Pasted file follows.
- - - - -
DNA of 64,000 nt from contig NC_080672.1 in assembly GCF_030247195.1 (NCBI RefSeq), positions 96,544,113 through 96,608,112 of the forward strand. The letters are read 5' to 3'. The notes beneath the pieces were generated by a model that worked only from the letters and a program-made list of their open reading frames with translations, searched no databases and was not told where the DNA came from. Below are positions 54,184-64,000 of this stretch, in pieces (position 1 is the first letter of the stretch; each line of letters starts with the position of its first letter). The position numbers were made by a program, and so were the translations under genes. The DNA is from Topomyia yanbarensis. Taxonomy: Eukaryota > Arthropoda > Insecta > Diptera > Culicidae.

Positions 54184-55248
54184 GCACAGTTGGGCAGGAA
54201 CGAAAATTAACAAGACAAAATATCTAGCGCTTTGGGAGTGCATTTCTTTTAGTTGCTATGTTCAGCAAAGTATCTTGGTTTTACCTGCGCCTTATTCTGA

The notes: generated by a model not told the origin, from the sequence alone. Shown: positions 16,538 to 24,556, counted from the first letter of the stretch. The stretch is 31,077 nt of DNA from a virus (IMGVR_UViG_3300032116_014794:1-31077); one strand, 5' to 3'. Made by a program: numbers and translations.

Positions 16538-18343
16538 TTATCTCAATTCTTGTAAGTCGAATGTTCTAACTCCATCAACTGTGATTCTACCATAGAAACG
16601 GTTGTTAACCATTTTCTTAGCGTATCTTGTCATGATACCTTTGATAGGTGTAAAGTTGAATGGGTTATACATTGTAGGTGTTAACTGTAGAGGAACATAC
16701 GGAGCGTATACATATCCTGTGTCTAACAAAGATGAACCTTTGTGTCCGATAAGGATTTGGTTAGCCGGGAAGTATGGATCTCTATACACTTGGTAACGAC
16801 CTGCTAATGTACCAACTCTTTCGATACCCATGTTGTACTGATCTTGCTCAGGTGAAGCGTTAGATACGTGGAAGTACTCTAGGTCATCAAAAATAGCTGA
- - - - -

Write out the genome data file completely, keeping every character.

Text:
DNA of 64,000 nt from contig NC_080672.1 in assembly GCF_030247195.1 (NCBI RefSeq), positions 96,544,113 through 96,608,112 of the forward strand. The letters are read 5' to 3'. The notes beneath the pieces were generated by a model that worked only from the letters and a program-made list of their open reading frames with translations, searched no databases and was not told where the DNA came from. Below are positions 54,184-64,000 of this stretch, in pieces (position 1 is the first letter of the stretch; each line of letters starts with the position of its first letter). The position numbers were made by a program, and so were the translations under genes. The DNA is from Topomyia yanbarensis. Taxonomy: Eukaryota > Arthropoda > Insecta > Diptera > Culicidae.

Positions 54184-55248
54184 GCACAGTTGGGCAGGAA
54201 CGAAAATTAACAAGACAAAATATCTAGCGCTTTGGGAGTGCATTTCTTTTAGTTGCTATGTTCAGCAAAGTATCTTGGTTTTACCTGCGCCTTATTCTGA

The notes: generated by a model not told the origin, from the sequence alone. Shown: positions 16,538 to 24,556, counted from the first letter of the stretch. The stretch is 31,077 nt of DNA from a virus (IMGVR_UViG_3300032116_014794:1-31077); one strand, 5' to 3'. Made by a program: numbers and translations.

Positions 16538-18343
16538 TTATCTCAATTCTTGTAAGTCGAATGTTCTAACTCCATCAACTGTGATTCTACCATAGAAACG
16601 GTTGTTAACCATTTTCTTAGCGTATCTTGTCATGATACCTTTGATAGGTGTAAAGTTGAATGGGTTATACATTGTAGGTGTTAACTGTAGAGGAACATAC
16701 GGAGCGTATACATATCCTGTGTCTAACAAAGATGAACCTTTGTGTCCGATAAGGATTTGGTTAGCCGGGAAGTATGGATCTCTATACACTTGGTAACGAC
16801 CTGCTAATGTACCAACTCTTTCGATACCCATGTTGTACTGATCTTGCTCAGGTGAAGCGTTAGATACGTGGAAGTACTCTAGGTCATCAAAAATAGCTGA